Q&A: Why the EDF's new methane study is seriously flawed

By Staff | June 26, 2018

Last week, the Environmental Defense Fund (EDF) released its study on oil and gas industry methane emissions, which resulted in a Science Magazine article headlined, “Natural gas could warm the planet as much as coal in the short term.”

Seth Whitehead, team lead of Energy In Depth—a project sponsored by the Independent Petroleum Association of America (IPAA)—responded with a blog post on the EID website titled “Five things to know about new EDF methane study.” Others also criticized the methodology used by EDF, which showed U.S. methane emissions to be 60 percent above estimates from the U.S. Environmental Protection Agency (EPA) and other studies.

Whitehead breaks down the problems he has with the EDF’s latest study and why it varies greatly with previous studies on methane emissions. For example, he found that:

- Using facility-scale data leads to exaggerated emissions and goes against recommendations from the National Academy of Sciences (NAS).

- The failure to collaborate with industry is also against NAS recommendations.

- The EDF’s supplemental material includes much lower “alternative” national emissions estimates from past studies—plus some from the EDF itself—but Whitehead emphasized that this data was excluded from the report.

- The EDF study was limited to daytime facility-scale measurements that tend to exaggerate normal emissions because of episodic events, such as liquids unloading.

- The EDF study attempts to portray natural gas use as having the same effect on the climate as coal, even though the environmental benefits of natural gas are well documented.

This industry criticism prompted a response from EDF which noted, “What can be said about the climate impacts of using gas relative to coal for power generation in other parts of the world remains to be determined.” Whitehead discussed his impressions the EDF methane emissions study with North American Shale Magazine.

What’s the key takeaway from your critique of the EDF study?

The biggest issue I—and industry in general—had with this was the study is that it puts natural gas on par with coal as far as climate impacts. That characterization was completely misleading and just flat-out wrong. What was presented in the EDF press release was rather sensational. Once you get into the body of the study, it was pretty clear that EDF claimed they found that natural gas—at least in the short term over a 20-year timeframe—was on par with coal. In response to criticism of the study, EDF has backtracked on that to rewrite what they said last week, which wasn’t conveyed or reported. So they’re rewriting history a bit. Generally speaking, their entire blog post on critiquing industry’s critique is kind of a head-scratcher.

Is this a case of the EDF coming out with a sensational statement to get the headlines it wants and then later downplaying what it said, which doesn’t get as much attention?

Exactly. EDF presented this as a definitive study that was unprecedented. That’s not the case at all. There was a study conducted by the Department of Energy based on EDF’s most comprehensive work. That analysis, which I can’t emphasize enough, included all the National Academy of Science’s recommendations regarding integrating component-level measurements, site-based measurements and top-down measurements. That DOE study found a leakage rate of 1.65 percent. Notably, that is a little higher than some other research that we’ve highlighted on EID. However, it’s not high enough to warrant the media to promote it as evidence that natural gas is really bad and that it’s an inherent threat on the climate front. So EDF decided to do their own study and what you see is the result.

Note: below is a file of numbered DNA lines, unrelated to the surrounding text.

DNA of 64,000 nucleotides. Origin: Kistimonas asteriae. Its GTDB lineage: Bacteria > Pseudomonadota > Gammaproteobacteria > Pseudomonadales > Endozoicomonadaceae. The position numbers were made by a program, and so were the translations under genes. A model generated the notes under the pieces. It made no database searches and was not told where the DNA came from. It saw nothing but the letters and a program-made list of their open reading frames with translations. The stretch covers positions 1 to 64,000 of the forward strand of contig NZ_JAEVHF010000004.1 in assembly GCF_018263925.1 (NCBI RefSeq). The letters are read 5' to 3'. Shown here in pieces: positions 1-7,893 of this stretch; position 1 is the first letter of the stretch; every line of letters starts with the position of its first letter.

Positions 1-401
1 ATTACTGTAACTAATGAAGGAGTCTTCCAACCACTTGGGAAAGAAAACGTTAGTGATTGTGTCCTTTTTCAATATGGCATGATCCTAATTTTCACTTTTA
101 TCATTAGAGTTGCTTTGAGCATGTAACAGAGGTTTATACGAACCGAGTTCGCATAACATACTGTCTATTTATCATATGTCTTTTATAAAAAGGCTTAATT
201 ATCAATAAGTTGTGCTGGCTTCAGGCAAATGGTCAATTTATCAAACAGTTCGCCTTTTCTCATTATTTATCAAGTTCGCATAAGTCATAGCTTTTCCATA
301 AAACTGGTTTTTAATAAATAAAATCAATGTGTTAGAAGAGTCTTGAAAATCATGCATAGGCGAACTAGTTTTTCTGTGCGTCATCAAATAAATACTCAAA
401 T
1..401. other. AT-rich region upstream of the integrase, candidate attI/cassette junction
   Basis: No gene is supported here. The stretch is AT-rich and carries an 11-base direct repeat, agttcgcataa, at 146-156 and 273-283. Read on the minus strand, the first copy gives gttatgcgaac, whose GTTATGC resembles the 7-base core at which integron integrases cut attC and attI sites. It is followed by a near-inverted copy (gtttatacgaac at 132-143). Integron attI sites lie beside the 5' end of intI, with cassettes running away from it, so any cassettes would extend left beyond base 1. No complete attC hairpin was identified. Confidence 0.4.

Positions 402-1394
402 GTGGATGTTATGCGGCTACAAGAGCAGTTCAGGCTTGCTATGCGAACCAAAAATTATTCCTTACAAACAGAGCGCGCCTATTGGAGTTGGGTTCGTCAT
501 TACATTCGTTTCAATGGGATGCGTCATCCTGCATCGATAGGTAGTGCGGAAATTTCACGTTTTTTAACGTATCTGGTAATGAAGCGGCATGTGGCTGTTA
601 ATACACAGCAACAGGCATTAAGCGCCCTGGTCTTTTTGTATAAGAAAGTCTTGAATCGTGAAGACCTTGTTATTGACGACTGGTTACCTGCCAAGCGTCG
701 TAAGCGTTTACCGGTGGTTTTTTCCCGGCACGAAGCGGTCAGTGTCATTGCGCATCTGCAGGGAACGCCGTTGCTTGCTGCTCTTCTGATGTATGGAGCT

When you looked at the study and the supplemental materials, what were your impressions?

At the very least, it definitely deserves scrutiny and certainly raises some red flags. How they came to these conclusions is buried in the supplemental information. If you take a close look at that, I think an objective observer would look at it and say, “Wait a minute!” What you have here at least raises some suspicions that they worked backwards from a conclusion. They knew what they wanted the narrative to be in the media—that gas is as bad as coal. The public doesn’t have much knowledge about methane emissions or how they’re measured.

Did EDF collaborate with industry while conducting its study?

In EDF’s latest blog post, they characterize their study as a continuing collaboration with industry. That’s just not true at all. This was not an industry collaboration. They say right in the supplemental information that they didn’t give operators a heads-up as they were taking these measurements. If you don’t understand the site where you’re conducting methane measurements, you’re going to lack a fundamental understanding of what you’re collecting.

What do you consider the best sources of information on oil and gas industry methane emissions?

I would encourage everyone to look at the DOE study, which got zero headlines. Unfortunately, if the media doesn’t pick something up—no matter how solid a piece of work it is—then it’s either forgotten about or dismissed. I hope this is an opportunity to highlight that work, which deserves to be compared to the EDF study. There’s also a large body of work that includes many other studies. The latest EDF study is just one piece of a large body of work. It’s an outlier, not only when compared to past reputable methane studies, but also compared to EDF’s own methane studies.

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